The Tea Party, in many respects, has been the political story of the last two years. When President Obama took office, few expected the force and virulence of the backlash against him, his presidency, and the broad legislative agenda he carried with him--including both the immediate measures he took to counteract the economic crisis and the thousand-page health-care bill Congress passed at his behest.
The Tea Party movement has continued along since its first protests in the spring of 2009, and in November it will face its first major test at the ballot boxes, as we find out whether this movement can succeed in reshaping American government by altering the congressional majorities and putting anti-Obama fiscal conservatives in office.
Republicans are hoping Tea Party activists will energize their base and deliver turnout and support; Democrats are hoping the movement will sabotage the GOP by forcing it to the extreme right and fomenting conflict within Republican ranks. Republican candidates and incumbents, meanwhile, are sticking to the Tea Party's anti-stimulus, anti-TARP stances on the campaign trail and meeting with Tea Party groups in search of endorsements, or at least approval and support from some of the members.
Every election cycle features a slew of conservative candidates in Republican primaries, but this year has seen even more. A Democratic House campaign operative estimated that at least two thirds of all House races feature a Tea-Party-aligned candidate of some sort, while a Democratic gubernatorial campaign specialist estimated that all 37 governor's races this year have seen a candidate bearing the Tea Party mantle.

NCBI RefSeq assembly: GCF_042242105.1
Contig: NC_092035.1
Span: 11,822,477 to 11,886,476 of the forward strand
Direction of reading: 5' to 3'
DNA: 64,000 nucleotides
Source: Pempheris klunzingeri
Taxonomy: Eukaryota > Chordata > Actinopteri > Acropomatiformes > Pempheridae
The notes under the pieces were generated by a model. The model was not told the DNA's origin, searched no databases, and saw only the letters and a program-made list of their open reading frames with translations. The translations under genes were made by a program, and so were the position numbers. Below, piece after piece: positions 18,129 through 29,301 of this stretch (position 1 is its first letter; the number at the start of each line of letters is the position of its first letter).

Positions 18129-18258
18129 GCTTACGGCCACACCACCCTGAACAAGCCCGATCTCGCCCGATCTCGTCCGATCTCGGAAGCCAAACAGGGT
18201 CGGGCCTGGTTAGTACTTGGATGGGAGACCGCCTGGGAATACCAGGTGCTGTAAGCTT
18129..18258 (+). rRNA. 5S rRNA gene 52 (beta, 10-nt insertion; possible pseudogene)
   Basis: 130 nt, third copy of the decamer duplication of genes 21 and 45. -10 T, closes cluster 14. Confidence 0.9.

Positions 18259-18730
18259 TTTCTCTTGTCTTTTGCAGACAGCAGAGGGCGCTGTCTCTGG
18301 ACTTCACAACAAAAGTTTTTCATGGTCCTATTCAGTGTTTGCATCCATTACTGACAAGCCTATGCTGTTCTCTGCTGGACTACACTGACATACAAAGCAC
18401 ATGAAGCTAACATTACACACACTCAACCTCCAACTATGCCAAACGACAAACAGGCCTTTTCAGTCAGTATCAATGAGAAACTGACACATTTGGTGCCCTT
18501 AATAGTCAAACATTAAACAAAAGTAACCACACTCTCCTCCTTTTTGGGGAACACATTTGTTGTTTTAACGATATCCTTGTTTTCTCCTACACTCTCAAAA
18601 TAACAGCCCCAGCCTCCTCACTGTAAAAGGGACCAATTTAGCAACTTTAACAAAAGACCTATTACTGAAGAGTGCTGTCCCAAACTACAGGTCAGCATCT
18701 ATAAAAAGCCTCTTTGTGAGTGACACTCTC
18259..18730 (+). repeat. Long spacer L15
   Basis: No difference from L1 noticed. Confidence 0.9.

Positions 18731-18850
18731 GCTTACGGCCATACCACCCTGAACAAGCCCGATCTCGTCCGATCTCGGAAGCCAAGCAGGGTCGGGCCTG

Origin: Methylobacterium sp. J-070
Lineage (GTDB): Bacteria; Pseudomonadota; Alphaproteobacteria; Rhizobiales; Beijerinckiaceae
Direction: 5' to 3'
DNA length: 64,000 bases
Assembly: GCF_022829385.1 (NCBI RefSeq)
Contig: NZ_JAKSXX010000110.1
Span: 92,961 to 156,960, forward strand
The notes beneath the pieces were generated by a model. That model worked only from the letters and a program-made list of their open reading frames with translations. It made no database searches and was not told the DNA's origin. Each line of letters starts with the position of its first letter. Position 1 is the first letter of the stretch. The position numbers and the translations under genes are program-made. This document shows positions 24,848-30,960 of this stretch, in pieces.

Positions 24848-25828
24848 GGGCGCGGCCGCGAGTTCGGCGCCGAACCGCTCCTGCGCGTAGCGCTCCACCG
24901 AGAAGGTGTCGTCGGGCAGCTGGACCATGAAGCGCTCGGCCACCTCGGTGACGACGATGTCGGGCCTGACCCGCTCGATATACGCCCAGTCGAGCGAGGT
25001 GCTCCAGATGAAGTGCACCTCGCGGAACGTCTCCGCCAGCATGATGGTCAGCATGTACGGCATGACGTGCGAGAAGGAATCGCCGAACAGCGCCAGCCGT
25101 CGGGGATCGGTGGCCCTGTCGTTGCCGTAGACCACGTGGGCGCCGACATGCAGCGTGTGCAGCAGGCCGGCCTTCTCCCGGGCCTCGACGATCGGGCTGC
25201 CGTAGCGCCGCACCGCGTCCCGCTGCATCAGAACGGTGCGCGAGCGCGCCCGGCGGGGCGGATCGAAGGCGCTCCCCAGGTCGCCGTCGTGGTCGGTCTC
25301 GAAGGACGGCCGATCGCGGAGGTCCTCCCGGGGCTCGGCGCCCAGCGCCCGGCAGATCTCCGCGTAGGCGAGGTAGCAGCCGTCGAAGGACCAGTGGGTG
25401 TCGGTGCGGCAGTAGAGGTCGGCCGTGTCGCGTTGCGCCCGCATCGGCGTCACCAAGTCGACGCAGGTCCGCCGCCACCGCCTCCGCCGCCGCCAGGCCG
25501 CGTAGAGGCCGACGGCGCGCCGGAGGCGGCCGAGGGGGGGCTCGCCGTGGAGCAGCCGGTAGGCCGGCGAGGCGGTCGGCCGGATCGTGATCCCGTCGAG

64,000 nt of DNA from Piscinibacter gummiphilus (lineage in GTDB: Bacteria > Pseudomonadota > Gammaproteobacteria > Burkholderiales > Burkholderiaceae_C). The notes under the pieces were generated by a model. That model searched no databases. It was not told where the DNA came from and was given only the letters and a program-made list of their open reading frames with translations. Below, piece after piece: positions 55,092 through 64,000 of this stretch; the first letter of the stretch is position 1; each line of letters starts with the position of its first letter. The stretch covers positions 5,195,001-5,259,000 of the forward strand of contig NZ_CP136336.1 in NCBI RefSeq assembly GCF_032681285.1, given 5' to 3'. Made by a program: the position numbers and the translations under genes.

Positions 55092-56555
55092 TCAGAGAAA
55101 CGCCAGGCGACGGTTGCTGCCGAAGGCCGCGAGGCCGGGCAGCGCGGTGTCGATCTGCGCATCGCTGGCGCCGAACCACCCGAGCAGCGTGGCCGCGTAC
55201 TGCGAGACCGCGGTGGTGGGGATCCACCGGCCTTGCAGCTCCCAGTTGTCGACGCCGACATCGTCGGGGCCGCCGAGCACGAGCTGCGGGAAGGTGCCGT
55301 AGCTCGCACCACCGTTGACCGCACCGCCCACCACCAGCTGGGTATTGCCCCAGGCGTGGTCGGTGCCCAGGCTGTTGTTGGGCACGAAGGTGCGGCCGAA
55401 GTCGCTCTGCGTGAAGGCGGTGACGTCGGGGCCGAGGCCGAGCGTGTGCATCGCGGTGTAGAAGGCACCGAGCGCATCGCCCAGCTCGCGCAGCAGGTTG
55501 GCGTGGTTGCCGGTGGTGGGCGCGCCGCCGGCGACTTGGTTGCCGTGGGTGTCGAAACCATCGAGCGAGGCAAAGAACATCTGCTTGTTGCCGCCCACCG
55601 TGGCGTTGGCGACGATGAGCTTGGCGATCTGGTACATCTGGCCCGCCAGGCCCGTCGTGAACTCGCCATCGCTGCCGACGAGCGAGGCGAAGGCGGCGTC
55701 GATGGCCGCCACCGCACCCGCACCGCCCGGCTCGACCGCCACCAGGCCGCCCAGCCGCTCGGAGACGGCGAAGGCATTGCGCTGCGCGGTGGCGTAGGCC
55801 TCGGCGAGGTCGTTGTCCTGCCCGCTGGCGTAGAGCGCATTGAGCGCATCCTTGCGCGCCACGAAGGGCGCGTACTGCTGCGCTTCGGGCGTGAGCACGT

Some candidates have succeeded, some have failed, and some have divided the Republican base by running. We won't know until Election Day whether the movement will damaged the Republican Party at the polls, as Democrats hope--while Republicans are facing post-primary unity issues in several states, there's still a lot of time to regroup and reunify before the midterms--but the Tea Party has undoubtedly changed the face of the 2010 elections by pushing several candidates onto the ballot in a handful of high-profile Senate races, competitive House races, and governor's races across the country.
It's difficult to decide who really is a "Tea Partier," given that so many candidates, including establishment-backed incumbents and well-known politicians who've run in previous cycles, have spoken to Tea Party groups and criticized the Obama economic agenda. In some races, like Florida's gubernatorial contest between Bill McCollum and Rick Scott, candidates fight over who has more Tea Party support. What's more useful, then, is to look at the candidates that Tea Party groups have backed with money and organizing.
A few of those candidates have succeeded, often with the help of Tea Party Express, the only national Tea Party name-brand group that raises money and spends it in support of candidates. In other races, state and local Tea Party groups, and the Dick-Armey-led FreedomWorks, have thrown their backing behind politicians and helped them onto the ballot.
In Nevada, Sharron Angle won her primary largely because of Tea Party Express's ad buys; in Utah, Mike Lee will probably be the state's next senator after he and Tim Bridgewater knocked incumbent Sen. Bob Bennett off the ballot (Lee was endorsed by FreedomWorks); in Florida, Marco Rubio is a flagship candidate of the Tea Party movement, having forced Gov. Charlie Crist out of the Republican Party; in Kentucky, Rand Paul was able to supplant the Mitch-McConnell-backed Trey Grayson; in Idaho's first Congressional district, Raul Labrador overtook Vaughn Ward after campaign missteps by the latter; in Colorado, Dan Maes capitalized on the support of Tea Party groups to defeat Scott McInnis for the gubernatorial nomination (aided by McInnis's plagiarism scandal); in Maine, Tea Partier Paul LePage has emerged as the GOP nominee for governor.